All one, equal, harmonious, unchangeable, bound to save us from ourselves.


“It is not easy to find a name that will suitably express so great an excellence, unless it is better to speak in this way:
the Trinity, one God, of whom are all things, through whom are all things, in whom are all things. 
Thus the Father and the Son and the Holy Spirit, and each of these by Himself, is God,
and at the same time they are all one God;
and each of them by Himself is a complete substance, and yet they are all one substance.

The Father is not the Son nor the Holy Spirit;
the Son is not the Father nor the Holy Spirit;
the Holy Spirit is not the Father nor the Son:
but the Father is only Father,
the Son is only Son,
and the Holy Spirit is only Holy Spirit.

To all three belong the same eternity, the same unchangeableness, the same majesty, the same power.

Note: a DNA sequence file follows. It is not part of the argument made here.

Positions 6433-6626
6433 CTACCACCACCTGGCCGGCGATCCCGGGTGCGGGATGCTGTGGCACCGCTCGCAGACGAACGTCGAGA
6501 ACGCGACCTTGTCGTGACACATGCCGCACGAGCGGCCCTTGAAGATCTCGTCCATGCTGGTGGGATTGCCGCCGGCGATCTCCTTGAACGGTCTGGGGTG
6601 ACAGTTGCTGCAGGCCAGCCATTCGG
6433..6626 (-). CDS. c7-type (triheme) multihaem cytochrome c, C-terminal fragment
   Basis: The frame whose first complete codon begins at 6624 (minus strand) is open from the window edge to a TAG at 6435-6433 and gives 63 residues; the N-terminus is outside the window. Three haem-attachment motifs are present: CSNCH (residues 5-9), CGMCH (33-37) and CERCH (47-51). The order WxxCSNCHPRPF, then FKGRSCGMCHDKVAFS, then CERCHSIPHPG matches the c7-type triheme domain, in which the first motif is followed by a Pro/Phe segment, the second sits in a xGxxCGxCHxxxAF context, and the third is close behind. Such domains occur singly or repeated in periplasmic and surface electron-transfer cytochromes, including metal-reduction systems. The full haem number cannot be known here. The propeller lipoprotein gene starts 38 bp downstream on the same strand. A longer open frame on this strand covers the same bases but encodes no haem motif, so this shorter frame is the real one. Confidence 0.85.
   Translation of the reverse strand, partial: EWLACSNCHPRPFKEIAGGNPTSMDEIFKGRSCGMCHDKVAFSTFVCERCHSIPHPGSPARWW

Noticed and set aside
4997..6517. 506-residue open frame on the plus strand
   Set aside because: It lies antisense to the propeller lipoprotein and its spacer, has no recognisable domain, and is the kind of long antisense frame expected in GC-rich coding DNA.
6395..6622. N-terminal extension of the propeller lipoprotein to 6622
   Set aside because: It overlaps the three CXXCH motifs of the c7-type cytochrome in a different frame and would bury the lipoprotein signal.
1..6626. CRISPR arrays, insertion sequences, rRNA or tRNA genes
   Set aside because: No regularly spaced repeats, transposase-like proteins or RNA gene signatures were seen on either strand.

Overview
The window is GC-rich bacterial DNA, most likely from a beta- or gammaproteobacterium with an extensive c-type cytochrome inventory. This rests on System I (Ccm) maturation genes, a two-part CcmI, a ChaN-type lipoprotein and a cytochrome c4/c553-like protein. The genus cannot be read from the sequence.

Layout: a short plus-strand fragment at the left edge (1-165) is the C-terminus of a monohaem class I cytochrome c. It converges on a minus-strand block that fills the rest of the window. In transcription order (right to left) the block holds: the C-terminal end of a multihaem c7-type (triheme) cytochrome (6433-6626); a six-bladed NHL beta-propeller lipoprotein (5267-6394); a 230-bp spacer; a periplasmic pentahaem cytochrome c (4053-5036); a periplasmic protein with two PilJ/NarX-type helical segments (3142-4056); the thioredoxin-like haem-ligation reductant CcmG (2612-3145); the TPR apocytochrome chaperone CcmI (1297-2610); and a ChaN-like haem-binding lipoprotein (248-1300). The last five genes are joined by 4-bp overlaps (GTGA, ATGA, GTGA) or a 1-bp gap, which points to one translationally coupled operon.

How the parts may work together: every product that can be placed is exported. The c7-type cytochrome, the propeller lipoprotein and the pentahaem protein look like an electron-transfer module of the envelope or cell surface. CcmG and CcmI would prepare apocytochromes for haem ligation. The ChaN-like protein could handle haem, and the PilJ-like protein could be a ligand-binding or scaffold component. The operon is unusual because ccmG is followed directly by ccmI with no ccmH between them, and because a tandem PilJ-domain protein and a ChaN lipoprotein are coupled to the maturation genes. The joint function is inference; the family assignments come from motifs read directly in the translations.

In the Father is unity, in the Son equality, in the Holy Spirit the harmony of unity and equality.

And these three attributes are all one because of the Father, all equal because of the Son, and all harmonious because of the Holy Spirit.”
–Augustine of Hippo, On Christian Doctrine, I.V.5.

Unless the Heart Catch Fire

The world is charged with the grandeur of God.
It will flame out, like shining from shook foil;
It gathers to a greatness, like the ooze of oil
Crushed. Why do men then now not reck his rod?
Generations have trod, have trod, have trod;
And all is seared with trade; bleared, smeared with toil;
And wears man’s smudge and shares man’s smell: the soil
Is bare now, nor can foot feel, being shod.

And for all this, nature is never spent;
There lives the dearest freshness deep down things;
And though the last lights off the black West went
Oh, morning, at the brown brink eastward, springs—
Because the Holy Ghost over the bent
World broods with warm breast and with ah! bright wings.
~Gerard Manley Hopkins “God’s Grandeur”

…the sudden angel affrighted me––light effacing
my feeble beam,
a forest of torches, feathers of flame, sparks upflying:
…as that hand of fire
touched my lips and scorched by tongue